This post began with a discussion about clothes and how they make us think and behave differently. Uniforms are the best illustration of this phenomenon, but by far most people are not using uniforms. However, most people have different types of clothes. We have office clothes, pajamas, work around the house clothes, party outfits and so on. Each of these types of clothes is associated with a specific context and when we wear them information related to the context becomes salient in our minds. This in turn influences how we think and how we behave. Usually we use clothes that are appropriate for each specific situation. For example we don’t go to business receptions dressed in pajamas and we don’t vacuum the house in our party outfits. However, there are a few instances when we might not bother to change into more appropriate clothes. I’ll illustrate this with an example soon, but before that, there is another effect of clothes that should be mentioned.

In an earlier post you have learned that the furniture we use influences our body posture which in turn influences judgment and behavior. Clothes have a similar effect, especially when it comes to the position of shoulders. The shape and the cut of a shirt, coat or T-shirt influences the position of one’s shoulders. Some cuts favor an up-right position, while other cuts favor a round-shouldered position. This might not seem much, but the two shoulder positions are specific for very different internal states. The up-right is associated with increased confidence, while the round-shouldered is specific for very low confidence.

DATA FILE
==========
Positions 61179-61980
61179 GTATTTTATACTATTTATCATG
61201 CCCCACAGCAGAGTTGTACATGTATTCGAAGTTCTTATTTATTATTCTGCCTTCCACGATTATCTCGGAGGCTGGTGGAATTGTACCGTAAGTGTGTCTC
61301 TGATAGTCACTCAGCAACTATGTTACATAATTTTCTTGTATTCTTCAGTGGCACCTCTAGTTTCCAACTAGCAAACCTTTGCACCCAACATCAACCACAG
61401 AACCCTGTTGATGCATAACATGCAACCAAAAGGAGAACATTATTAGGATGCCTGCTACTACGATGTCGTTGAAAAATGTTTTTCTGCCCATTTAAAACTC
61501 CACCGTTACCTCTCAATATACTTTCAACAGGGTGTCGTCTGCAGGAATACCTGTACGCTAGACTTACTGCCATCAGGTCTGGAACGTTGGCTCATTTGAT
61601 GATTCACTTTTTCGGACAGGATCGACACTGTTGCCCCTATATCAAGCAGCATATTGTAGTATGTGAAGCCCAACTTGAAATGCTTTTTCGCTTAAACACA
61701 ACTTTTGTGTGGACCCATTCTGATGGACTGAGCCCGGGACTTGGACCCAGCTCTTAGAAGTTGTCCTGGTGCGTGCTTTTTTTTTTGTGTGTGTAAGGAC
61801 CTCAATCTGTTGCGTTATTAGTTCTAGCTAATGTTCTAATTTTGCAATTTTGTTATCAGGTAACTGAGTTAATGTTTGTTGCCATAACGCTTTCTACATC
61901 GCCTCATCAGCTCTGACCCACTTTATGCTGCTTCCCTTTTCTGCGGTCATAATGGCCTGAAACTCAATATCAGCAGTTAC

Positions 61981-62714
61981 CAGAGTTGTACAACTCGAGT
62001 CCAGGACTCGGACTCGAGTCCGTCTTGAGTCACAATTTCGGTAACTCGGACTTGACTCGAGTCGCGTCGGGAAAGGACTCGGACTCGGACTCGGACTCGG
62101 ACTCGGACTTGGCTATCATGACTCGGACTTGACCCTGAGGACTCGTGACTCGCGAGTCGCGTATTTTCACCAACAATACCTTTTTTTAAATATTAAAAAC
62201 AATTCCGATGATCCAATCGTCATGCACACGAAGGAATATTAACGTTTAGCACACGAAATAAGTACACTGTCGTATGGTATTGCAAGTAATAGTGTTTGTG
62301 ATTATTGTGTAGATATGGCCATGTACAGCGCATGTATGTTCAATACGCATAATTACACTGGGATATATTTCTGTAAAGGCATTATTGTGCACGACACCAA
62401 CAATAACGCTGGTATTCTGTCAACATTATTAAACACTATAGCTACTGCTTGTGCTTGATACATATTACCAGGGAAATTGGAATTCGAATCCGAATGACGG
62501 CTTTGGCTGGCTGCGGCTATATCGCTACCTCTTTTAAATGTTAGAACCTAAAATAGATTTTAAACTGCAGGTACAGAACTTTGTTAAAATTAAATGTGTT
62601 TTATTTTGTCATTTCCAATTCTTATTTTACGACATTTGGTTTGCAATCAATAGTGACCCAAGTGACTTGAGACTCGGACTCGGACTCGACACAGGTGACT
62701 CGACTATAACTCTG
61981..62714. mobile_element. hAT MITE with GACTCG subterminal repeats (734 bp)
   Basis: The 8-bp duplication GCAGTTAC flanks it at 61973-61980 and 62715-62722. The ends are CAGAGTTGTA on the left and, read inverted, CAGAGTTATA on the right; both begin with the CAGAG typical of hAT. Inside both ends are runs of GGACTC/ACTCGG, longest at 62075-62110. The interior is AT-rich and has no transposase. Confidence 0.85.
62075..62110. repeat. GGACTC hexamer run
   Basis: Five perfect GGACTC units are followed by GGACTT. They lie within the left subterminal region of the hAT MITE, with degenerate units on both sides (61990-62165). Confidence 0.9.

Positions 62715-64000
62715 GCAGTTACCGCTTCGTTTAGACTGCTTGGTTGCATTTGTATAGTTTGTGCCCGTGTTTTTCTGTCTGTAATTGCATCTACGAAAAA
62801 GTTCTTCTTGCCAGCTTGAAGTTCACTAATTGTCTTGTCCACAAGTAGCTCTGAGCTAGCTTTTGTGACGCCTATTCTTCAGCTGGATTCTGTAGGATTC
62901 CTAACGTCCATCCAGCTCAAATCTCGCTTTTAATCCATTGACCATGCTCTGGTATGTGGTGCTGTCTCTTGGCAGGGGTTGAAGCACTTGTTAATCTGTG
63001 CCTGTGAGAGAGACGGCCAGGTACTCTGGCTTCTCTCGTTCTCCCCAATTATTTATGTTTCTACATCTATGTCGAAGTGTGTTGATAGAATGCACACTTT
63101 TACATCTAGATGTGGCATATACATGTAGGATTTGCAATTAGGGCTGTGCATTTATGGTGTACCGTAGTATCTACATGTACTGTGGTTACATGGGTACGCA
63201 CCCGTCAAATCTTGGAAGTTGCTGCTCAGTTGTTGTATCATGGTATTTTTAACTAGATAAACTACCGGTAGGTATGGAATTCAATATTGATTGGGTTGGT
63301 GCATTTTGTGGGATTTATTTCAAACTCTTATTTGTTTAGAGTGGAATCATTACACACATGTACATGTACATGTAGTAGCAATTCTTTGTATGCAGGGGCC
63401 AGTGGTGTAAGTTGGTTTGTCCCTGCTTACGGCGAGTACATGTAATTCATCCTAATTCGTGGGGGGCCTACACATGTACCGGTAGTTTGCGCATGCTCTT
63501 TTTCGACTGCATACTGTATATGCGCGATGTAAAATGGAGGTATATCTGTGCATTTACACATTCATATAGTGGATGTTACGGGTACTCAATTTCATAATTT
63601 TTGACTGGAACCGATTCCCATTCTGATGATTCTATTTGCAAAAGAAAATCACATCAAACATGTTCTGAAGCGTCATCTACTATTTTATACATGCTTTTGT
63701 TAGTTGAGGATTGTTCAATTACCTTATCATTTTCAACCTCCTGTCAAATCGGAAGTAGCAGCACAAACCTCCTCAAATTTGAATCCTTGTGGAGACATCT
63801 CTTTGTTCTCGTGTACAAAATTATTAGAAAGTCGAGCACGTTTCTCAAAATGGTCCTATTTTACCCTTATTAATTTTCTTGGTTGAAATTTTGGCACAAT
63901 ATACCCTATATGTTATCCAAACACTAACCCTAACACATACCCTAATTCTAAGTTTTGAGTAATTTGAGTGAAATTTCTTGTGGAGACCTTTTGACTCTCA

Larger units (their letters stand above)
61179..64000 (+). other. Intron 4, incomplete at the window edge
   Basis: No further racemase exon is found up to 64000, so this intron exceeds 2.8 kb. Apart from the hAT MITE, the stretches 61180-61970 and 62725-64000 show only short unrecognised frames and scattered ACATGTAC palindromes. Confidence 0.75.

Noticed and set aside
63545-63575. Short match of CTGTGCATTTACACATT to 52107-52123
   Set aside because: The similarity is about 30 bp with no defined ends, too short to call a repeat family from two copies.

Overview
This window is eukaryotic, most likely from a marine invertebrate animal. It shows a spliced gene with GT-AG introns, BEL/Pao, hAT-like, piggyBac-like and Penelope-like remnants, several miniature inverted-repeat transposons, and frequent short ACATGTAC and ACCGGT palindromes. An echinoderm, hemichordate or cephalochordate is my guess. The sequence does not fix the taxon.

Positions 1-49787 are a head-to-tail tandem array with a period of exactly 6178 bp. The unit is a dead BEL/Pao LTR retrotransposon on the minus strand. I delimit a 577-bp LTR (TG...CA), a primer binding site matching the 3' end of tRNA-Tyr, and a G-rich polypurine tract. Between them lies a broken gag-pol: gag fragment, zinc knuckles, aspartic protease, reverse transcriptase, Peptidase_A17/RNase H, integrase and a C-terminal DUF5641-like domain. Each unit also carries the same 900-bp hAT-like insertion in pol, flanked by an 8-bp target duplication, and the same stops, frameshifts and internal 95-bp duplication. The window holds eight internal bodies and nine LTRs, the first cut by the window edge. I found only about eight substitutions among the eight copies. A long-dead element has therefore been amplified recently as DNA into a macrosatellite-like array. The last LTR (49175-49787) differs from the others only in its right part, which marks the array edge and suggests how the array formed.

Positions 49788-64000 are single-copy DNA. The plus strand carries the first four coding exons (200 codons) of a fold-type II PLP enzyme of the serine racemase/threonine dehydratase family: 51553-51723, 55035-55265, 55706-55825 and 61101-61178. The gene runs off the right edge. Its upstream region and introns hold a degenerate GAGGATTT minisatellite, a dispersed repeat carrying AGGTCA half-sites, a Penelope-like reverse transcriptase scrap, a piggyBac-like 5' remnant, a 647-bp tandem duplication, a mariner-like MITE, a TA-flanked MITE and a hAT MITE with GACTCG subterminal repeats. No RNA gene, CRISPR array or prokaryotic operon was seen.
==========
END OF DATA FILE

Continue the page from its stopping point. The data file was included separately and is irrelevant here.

I would like to conclude this chapter with an anecdotic example from my own experience. When my wife finished her Master program she had to give a presentation on her thesis. Since it was something very important, at least at the time, she practiced a lot. At one point she decided that it is time to have some rehearsals in front of an audience and the audience was me. She asked me to help her in any way I can. I said that I would like to see the full presentation once and after I will give her some tips. So we placed the beamer on the table, the laptop next to it, Cornelia, my wife, was standing  next to them and I was sitting on the couch. She began the presentation and not before long some stuttering occurred.

I knew how much she had prepared and I was a bit surprised by these mishaps. Moreover, I was surprised by the lack of confidence she had while giving the presentation. This was not justified by anything since the thesis was good and she had worked on it for many months. Then I realized that both Cornelia and I were still wearing our staying in the house clothes. As you can imagine the clothes were quite loose and comfortable, maybe too comfortable. I noticed especially how her comfortable blouse was making her shoulders to not be up-right.

Realizing all these, I asked Cornelia to go and change into the clothes she plans to use for the actual presentation. She did so and in addition put on her elegant shoes. She started again the rehearsal and this time it went very well and very smooth. There were only a few fine tunings to be done and after three rehearsals everything was close to perfect. The actual presentation went very well, too.